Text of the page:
An easy and cheap way to achieve hot backup and disaster recovery with XA…

This article is the second part in its series. Whereas the first part introduced the problem, this second part will present a basic, cheap and easy solution that maintains a hot backup for zero data loss in case of disaster.

The basic idea: synchronous DBMS replication with XA

All solutions presented in this article are built upon the same basic notion of synchronous DBMS replication with XA:


Assuming that the primary and secondary DBMS are in different data centers, this ensures that we always have a copy of the data. It gives us a hot backup at all times, without the need for expensive DBMS replication technology. It's also ideal for cloud environments since you don't need heavy enterprise DBMS tools to setup the replication. Instead, our cloud-native transaction technology is all you need.

The application could be a web application, a micro-service or any other server-based application.

Note that cloud platforms already include backup / failover solutions - but these are typically not hot backups, plus they depend on vendor-specific mechanisms (making your cloud applications less portable across platforms). Our customers (mostly in financial services) often prefer XA because they already use it and have a lot of experience with it.

Dealing with disaster

Let's briefly go over how you can deal with disaster scenario's…

Sudden and permanent loss of incoming requests

We assume that requests can get lost, it is up to the client (not shown) to retry failed requests. This means that we assume that the client can consult the primary and / or secondary DBMS to determine if retry is needed or not. Clients can assume that requests are dealt with atomically, i.e. both primary and secondary are updated, or both have rolled back (how this works should become clear below).

Sudden and permanent loss of the primary DBMS

The primary DBMS can be restored from the secondary, since they are always kept in sync.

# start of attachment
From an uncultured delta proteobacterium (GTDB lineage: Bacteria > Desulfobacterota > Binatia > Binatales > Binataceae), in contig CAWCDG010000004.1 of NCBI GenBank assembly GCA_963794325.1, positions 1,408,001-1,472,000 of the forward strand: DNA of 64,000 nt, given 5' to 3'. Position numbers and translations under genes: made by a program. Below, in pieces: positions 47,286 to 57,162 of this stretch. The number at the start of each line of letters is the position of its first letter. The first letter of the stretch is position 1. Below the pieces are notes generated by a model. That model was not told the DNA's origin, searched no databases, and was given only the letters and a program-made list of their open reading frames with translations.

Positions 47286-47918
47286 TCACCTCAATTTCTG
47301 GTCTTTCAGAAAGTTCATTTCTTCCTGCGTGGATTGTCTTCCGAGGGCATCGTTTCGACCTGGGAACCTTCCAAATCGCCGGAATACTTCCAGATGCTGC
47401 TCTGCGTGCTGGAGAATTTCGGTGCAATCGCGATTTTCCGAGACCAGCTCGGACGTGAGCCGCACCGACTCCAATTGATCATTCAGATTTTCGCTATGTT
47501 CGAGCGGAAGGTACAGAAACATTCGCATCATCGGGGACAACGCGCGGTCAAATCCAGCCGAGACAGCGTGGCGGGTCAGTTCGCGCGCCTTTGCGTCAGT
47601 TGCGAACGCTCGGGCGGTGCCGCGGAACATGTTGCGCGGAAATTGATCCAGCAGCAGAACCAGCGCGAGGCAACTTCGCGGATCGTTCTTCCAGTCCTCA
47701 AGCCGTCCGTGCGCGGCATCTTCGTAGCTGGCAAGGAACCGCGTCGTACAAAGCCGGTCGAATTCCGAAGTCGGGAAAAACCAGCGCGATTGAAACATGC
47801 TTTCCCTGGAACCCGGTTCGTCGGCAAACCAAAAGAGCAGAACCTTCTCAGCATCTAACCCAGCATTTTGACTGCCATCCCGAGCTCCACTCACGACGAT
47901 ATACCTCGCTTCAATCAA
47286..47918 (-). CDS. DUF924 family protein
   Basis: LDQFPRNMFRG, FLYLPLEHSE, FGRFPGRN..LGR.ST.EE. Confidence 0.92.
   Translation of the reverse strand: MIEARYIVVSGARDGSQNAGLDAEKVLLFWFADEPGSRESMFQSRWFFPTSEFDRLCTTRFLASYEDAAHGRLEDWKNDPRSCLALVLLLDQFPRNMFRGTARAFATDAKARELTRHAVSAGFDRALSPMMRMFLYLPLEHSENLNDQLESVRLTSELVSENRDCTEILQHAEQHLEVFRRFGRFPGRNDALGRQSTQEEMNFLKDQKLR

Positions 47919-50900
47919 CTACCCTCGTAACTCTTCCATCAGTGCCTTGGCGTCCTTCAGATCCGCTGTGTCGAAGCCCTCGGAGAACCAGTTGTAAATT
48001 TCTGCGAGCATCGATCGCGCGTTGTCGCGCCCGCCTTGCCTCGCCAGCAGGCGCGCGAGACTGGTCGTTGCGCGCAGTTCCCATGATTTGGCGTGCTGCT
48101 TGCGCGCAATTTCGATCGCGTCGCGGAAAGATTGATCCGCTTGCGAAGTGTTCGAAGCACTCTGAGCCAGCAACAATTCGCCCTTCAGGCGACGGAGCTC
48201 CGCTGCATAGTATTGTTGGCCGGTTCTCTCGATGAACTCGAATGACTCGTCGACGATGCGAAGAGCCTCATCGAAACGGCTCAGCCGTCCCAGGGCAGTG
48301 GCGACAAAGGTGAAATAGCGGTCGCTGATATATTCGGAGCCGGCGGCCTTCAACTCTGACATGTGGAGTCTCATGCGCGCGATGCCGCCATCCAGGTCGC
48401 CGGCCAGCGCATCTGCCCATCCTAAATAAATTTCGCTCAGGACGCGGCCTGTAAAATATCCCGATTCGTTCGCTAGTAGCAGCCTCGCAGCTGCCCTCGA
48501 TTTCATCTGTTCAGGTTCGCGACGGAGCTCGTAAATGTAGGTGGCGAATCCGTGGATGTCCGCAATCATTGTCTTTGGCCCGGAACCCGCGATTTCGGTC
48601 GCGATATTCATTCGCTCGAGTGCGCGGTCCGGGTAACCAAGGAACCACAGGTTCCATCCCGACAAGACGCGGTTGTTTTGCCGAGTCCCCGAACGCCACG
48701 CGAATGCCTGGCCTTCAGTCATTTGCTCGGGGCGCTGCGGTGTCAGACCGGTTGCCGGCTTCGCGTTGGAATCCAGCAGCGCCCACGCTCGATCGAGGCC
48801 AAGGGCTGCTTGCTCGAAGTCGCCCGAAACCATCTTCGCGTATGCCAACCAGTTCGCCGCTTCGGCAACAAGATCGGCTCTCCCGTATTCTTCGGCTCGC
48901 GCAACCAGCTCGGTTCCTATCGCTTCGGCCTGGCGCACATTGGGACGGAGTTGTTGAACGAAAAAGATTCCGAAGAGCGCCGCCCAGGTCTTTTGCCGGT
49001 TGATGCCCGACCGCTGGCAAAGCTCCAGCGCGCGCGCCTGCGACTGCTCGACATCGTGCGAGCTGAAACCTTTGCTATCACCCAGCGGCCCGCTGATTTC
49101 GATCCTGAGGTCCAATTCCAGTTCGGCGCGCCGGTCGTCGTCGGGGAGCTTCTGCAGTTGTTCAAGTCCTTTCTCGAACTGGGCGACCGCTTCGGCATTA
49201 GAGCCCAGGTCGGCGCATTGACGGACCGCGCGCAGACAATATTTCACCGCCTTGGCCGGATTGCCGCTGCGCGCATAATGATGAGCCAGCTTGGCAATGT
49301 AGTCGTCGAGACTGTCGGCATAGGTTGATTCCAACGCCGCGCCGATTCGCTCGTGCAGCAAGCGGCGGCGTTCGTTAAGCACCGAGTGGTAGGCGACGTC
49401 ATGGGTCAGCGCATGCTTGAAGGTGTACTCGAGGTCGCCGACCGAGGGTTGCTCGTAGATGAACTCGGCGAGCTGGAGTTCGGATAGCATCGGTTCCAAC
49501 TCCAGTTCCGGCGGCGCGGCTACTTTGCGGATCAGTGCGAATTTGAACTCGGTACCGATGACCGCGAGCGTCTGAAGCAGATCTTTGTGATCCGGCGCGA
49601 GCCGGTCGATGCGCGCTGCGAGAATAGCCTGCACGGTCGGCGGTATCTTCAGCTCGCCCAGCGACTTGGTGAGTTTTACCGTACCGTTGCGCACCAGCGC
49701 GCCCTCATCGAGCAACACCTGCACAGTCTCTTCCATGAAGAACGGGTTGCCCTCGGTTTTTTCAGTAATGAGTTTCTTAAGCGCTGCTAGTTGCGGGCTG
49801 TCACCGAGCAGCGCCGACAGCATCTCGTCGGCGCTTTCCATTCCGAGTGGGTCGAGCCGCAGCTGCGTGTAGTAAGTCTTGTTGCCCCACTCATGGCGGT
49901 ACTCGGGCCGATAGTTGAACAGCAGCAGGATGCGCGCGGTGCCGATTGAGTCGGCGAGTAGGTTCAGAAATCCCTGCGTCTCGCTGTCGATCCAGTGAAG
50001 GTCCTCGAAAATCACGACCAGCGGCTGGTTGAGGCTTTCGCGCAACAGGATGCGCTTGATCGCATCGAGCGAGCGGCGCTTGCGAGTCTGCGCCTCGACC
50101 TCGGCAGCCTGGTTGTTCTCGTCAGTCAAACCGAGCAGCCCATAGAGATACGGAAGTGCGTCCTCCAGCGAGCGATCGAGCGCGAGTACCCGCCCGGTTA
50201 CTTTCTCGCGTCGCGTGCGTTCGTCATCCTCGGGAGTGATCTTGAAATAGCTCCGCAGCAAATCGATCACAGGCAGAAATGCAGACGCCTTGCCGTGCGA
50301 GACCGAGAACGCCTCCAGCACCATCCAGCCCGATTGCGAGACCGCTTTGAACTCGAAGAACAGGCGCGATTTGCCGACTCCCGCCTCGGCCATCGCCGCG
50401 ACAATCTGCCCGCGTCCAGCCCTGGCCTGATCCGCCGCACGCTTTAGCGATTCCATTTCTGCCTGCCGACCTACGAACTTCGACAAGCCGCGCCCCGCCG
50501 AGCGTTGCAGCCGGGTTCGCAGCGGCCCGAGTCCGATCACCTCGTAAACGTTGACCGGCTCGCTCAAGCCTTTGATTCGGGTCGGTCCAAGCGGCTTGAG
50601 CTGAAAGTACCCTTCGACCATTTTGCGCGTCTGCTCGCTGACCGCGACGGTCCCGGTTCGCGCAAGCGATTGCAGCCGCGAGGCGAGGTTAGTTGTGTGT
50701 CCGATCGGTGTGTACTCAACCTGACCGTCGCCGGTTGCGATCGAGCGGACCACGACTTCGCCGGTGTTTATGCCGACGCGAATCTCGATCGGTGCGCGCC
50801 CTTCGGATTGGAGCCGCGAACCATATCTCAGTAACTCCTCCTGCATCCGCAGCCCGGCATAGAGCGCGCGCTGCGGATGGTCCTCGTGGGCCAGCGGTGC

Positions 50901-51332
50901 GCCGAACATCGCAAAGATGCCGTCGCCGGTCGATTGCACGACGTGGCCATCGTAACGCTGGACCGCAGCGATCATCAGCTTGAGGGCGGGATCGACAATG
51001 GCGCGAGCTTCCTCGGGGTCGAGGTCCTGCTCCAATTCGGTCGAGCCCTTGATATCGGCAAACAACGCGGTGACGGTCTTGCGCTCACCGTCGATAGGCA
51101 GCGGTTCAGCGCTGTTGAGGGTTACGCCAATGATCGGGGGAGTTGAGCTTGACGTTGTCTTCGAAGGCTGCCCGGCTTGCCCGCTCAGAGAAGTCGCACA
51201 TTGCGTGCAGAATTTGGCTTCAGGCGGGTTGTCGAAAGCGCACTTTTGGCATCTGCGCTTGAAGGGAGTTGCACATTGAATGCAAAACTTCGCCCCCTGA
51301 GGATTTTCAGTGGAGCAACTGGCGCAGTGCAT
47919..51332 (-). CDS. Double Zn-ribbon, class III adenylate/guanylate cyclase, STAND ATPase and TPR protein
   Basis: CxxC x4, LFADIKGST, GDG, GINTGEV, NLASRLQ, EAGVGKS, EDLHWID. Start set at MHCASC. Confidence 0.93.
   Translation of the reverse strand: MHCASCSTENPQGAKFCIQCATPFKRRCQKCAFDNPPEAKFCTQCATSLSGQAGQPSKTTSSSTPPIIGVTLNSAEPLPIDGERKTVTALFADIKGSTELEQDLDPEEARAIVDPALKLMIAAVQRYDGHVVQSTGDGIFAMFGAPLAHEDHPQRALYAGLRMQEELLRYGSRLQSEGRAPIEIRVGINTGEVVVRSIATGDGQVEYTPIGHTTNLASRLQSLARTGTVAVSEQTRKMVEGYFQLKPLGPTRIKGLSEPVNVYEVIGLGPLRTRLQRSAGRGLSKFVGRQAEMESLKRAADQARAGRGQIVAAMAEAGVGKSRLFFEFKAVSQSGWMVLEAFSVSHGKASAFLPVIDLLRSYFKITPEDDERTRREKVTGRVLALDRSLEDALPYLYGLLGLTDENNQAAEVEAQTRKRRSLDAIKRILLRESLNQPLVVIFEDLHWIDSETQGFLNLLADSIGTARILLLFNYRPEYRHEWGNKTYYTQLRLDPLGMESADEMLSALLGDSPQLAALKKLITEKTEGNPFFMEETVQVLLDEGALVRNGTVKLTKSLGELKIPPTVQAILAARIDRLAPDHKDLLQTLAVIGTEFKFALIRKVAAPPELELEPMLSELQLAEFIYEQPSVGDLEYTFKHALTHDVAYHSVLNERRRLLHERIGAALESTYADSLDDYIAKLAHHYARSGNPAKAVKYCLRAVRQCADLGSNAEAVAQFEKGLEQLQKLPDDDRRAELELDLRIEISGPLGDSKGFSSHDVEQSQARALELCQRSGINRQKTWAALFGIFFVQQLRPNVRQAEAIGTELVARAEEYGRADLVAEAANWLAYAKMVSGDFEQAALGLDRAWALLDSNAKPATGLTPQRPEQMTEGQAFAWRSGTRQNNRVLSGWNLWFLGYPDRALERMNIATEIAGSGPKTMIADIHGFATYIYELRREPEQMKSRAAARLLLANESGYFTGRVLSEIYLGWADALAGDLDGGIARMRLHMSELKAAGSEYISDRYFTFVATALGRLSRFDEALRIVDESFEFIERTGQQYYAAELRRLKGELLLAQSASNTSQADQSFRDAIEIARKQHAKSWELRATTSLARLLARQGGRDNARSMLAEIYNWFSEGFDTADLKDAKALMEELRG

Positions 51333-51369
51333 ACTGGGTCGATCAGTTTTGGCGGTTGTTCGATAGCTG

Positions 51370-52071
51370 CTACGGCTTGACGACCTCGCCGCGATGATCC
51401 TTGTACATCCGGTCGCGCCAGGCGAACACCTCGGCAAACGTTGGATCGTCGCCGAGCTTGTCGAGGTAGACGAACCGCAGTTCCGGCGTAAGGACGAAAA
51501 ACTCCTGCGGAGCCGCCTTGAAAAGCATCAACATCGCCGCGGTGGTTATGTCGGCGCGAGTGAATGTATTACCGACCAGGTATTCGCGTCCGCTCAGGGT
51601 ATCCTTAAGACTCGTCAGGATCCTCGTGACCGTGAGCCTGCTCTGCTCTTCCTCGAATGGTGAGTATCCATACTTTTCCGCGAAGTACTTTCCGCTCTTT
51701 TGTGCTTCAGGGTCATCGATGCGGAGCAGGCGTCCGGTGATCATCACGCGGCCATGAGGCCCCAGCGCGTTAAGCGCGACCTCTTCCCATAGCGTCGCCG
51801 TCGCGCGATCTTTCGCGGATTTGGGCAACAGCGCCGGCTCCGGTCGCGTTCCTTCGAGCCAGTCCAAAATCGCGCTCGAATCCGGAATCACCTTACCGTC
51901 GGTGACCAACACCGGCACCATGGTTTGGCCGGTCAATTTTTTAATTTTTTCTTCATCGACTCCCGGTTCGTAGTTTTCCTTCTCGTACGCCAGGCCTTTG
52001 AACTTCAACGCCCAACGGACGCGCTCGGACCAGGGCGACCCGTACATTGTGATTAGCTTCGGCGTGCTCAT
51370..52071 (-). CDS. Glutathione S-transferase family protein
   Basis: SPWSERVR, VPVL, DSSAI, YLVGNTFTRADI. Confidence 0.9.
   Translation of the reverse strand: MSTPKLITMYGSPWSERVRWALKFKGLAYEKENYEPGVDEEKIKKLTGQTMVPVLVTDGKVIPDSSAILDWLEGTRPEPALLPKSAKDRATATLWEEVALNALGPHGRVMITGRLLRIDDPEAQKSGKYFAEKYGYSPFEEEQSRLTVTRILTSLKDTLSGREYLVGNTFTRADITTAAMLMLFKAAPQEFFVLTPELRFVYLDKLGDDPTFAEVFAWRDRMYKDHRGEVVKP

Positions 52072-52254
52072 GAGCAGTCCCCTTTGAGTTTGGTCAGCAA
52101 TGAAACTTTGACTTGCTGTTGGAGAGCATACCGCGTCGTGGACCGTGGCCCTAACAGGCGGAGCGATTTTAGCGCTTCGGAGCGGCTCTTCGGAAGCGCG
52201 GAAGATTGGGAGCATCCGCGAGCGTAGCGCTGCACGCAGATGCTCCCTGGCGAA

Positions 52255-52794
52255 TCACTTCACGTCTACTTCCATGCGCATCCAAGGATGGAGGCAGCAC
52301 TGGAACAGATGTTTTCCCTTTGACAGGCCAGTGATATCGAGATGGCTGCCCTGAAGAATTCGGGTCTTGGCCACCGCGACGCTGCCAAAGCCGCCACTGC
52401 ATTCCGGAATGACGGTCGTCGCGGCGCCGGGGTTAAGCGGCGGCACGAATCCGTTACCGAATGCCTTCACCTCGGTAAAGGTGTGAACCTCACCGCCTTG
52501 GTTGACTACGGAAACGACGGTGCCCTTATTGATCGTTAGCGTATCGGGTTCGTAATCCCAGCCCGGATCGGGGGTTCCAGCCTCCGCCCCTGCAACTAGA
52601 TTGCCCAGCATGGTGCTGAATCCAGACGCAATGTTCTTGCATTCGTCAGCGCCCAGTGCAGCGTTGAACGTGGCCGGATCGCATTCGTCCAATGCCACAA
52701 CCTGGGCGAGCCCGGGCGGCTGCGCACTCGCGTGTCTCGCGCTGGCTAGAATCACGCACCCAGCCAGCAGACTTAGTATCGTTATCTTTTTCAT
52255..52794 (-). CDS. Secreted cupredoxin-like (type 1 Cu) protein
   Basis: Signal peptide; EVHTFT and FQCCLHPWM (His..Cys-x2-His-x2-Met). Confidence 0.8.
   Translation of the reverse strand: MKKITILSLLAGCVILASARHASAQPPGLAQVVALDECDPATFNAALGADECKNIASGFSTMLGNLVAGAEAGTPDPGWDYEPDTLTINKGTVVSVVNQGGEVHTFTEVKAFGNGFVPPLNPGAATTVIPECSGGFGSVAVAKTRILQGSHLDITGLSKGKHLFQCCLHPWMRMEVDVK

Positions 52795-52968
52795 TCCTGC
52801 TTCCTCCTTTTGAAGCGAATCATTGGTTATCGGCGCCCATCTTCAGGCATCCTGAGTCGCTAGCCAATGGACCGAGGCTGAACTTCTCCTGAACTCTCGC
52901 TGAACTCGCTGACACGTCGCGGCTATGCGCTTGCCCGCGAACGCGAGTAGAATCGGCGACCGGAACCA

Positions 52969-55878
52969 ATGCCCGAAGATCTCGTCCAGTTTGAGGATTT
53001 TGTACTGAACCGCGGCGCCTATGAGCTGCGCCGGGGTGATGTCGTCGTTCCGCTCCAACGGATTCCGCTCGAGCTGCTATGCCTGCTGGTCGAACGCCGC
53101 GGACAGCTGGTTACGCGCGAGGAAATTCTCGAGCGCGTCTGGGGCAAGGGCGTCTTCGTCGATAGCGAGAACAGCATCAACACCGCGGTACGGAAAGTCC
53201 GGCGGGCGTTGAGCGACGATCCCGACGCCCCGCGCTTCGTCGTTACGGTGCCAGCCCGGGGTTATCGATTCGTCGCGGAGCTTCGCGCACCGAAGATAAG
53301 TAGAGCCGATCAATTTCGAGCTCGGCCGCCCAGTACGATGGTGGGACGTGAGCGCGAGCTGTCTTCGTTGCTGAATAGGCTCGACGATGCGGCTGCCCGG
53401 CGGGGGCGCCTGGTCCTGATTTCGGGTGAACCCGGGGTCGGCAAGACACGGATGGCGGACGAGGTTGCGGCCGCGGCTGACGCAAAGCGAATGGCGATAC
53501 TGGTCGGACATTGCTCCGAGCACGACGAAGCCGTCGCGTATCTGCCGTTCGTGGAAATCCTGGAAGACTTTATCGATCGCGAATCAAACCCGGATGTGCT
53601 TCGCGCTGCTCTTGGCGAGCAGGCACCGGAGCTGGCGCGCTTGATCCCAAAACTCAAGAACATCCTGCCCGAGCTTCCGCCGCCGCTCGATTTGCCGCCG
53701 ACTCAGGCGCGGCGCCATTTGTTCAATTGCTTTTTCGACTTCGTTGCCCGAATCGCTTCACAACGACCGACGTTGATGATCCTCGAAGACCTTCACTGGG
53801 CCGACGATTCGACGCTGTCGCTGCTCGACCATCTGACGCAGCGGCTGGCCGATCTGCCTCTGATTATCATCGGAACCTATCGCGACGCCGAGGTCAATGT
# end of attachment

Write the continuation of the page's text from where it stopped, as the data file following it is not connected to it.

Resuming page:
Before reconstructing it, the following steps are needed:

  • The former primary's pending transactions have to be purged from the transaction logs since they no longer have any use (the reconstructed primary will not remember any pending transactions) - this will soon be available as part of The LogCloud technology.
  • The system is temporarily put into read-only mode (meaning client requests for updates will temporarily fail except when we do what will be explained in the next part).
  • Distributed transaction recovery for the secondary is allowed to terminate before the primary is reconstructed, so all pending transactions are terminated and a clean, stable database view is available without any pending locks. Again, this will soon be part of The LogCloud technology.

The last step is necessary because at the time of disaster, almost by definition there will be pending transactions in both the (lost) primary and the secondary DBMS. This step ensures that the secondary DBMS is in a quiet state (no pending updates) when a new primary is created from it. Otherwise, we would risk running into locks because of remaining in-doubt transactions - which will effectively be cleaned up by the transaction recovery.